CHICAGO — As the 26th annual Gun Rights Policy Conference unfolds here today — sponsored by the Bellevue-based Second Amendment Foundation and Citizens Committee for the Right to Keep and Bear Arms — people are talking about Operation Fast and Furious, while back in Seattle, they’re griping about the mayor’s plan to trim the police budget.
It might be hard for Chicago-area residents to even know about this weekend’s GRPC, as a scan of both the Chicago Sun-Times and Chicago Tribune does not readily turn up any notice of the event. Odd, since the conference is being held here largely in observance of last year’s SAF victory over the city in McDonald v. City of Chicago, which allow the U.S. Supreme Court to incorporate the Second Amendment to the states through the 14th Amendment. It also brought an end to the city’s handgun ban, a bitter pill to swallow for a city operated by an anti-gun political machine as if it were a fiefdom on the shores of Lake Michigan.
Perhaps Seattle Mayor Mike McGinn would feel right at home here. He is intent on flexing his “imperial mayor” political muscle by curbing the police budget and not hiring any new cops. His argument:
McGinn said the SPD is exceeding public safety expectations in areas like 911 response time for the most urgent calls and said the number of officers assigned to patrol fuctions – 545 – is near the highest it has ever been. Going into 2012, McGinn’s budget would aim to keep a total force of 1,301, and the department would be allowed to hire to keep staffing at that level should it be needed.—SeattleP-I.com
McGinn’s constituents, weighing in on reader comment sections in both the Seattle Times and SeattlePI.com’s websites, disagree. In an emergency, there is no such thing as “too quick” a response time by police. On the other hand, with thousands of legally-armed citizens in and around the city — part of the record 345,000 people who hold concealed pistol licenses, as this column reported — maybe McGinn is hoping to see just how quickly his neighbors are on the trigger when the cops can’t make it in time.
Seattle seems like light years away from Chicago, where gun rights activists from across the map are gathered for the gun rights conference. High on the list of subjects: Operation Fast and Furious, the Bureau of Alcohol, Tobacco, Firearms and Explosives’ scandalous gun trafficking scheme now under congressional investigation by Sen. Charles Grassley and Congressman Darrell Issa.
Last night, this column joined National Gun Rights Examiner Dan and Sipsey Street’s Mike Vanderboegh, and a handful of others, in a discussion of the scandal: What we know, what we suspect, what can be proven, what must wait to be proven.
Down in Florida, however, National Rifle Association Executive Vice President Wayne LaPierre, was pulling no punches yesterday during a speech at the national Conservative Political Action Conference in Orlando.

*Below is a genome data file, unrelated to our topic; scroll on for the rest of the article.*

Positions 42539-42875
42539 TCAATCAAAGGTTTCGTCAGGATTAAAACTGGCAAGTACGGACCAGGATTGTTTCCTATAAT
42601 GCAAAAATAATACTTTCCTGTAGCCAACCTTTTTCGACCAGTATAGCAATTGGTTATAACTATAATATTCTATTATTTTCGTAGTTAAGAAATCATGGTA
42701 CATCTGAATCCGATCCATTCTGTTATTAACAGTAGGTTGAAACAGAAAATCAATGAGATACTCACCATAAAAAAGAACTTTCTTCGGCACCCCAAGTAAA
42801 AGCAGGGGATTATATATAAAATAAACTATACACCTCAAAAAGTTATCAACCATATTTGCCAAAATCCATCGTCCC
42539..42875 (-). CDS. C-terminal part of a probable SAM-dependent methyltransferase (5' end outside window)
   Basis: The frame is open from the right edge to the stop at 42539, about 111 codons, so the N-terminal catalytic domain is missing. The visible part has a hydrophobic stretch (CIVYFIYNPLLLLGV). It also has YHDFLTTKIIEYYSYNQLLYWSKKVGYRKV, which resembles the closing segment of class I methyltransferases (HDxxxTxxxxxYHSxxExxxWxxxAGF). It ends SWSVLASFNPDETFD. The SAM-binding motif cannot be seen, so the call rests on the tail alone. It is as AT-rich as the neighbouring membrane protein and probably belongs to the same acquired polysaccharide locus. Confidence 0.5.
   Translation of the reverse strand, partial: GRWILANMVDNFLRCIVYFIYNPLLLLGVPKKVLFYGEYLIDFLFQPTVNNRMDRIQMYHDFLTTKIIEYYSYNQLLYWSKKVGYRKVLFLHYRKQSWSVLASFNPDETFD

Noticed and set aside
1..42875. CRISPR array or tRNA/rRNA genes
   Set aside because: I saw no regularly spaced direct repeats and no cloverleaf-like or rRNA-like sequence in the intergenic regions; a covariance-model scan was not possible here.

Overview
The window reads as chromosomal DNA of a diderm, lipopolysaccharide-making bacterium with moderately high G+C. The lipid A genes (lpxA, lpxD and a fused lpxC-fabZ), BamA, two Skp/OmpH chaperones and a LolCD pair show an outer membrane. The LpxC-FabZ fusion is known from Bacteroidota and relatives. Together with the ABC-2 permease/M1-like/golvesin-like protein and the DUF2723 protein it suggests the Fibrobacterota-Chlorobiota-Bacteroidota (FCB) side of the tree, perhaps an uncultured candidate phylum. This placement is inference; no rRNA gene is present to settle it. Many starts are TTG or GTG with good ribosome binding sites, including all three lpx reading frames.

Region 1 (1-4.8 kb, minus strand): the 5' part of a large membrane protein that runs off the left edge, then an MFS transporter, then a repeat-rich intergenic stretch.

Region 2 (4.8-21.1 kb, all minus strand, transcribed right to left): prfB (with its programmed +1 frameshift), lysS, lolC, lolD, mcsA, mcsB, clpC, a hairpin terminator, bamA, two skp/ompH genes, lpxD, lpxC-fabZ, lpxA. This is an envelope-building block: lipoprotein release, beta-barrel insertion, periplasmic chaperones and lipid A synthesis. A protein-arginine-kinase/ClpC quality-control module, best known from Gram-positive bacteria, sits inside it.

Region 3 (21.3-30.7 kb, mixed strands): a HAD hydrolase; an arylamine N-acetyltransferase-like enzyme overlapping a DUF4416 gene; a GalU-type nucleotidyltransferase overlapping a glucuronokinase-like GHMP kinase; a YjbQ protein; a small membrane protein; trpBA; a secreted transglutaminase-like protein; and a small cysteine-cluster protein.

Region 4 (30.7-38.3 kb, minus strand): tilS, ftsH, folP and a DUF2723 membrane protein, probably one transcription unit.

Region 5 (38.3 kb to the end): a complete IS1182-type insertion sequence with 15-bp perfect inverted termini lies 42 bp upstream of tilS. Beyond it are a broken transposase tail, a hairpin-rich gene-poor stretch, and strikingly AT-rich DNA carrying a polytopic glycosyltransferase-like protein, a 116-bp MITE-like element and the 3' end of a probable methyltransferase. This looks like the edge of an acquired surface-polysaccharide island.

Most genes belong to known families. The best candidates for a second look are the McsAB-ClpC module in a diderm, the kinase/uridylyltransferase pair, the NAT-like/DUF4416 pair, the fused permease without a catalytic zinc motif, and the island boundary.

“This is the biggest cover-up since Watergate and it’s time to ask the Watergate question. Who authorized Fast and Furious and how high up does it go?”—Wayne LaPierre
CBS News covered his speech, which was classic LaPierre. He echoed complaints often lodged by Grassley and Issa that their investigations are being deliberately stonewalled by the administration, specifically Attorney General Eric Holder and the Justice Department. He alleged that Holder and his boss, Barack Obama — who travels Sunday to Seattle for campaign fundraisers, as this column noted — know more than they are telling, and are determined to keep it that way.
“They ran a massive campaign out the Department of Justice and the White House to manipulate public opinion and encouraged the media to slander the reputations of honest gun dealers—when they knew the truth all along.”—Wayne LaPierre
Last night’s conversation was just as candid. Codrea, Vanderboegh and this column agreed that there is still much about Fast and Furious that is speculation, but we also concur that the evidence so far points to a massive cover-up involving not just the ATF but also the FBI and higher-ups at Justice. The investigations have already started reaching into the White House.
There is much talk about the “third rifle” that was apparently recovered at the scene of Border Patrol Agent Brian Terry’s murder last December, the incident that ignited the Fast and Furious investigations. Is that gun the murder weapon? Was it “disappeared” by the FBI to protect a paid confidential informant? Did that informant pull the trigger? Who knows for sure?
What is known is that the longer this investigation drags on, the worse is will get for Obama’s administration, for Holder and for underlings in Justice and the ATF, and maybe the FBI, who have been practicing the official bureaucratic stall for months.
As the conversation broke up last night, this column chatted briefly with Larry Pratt, Gun Owners of America. He’s disgusted by the cover-up, and — like others who have been following this unfolding scandal since January — compared it to Watergate and wonders why nobody remembers that that scandal brought down a presidency.
What’s that old saying about history repeating itself?
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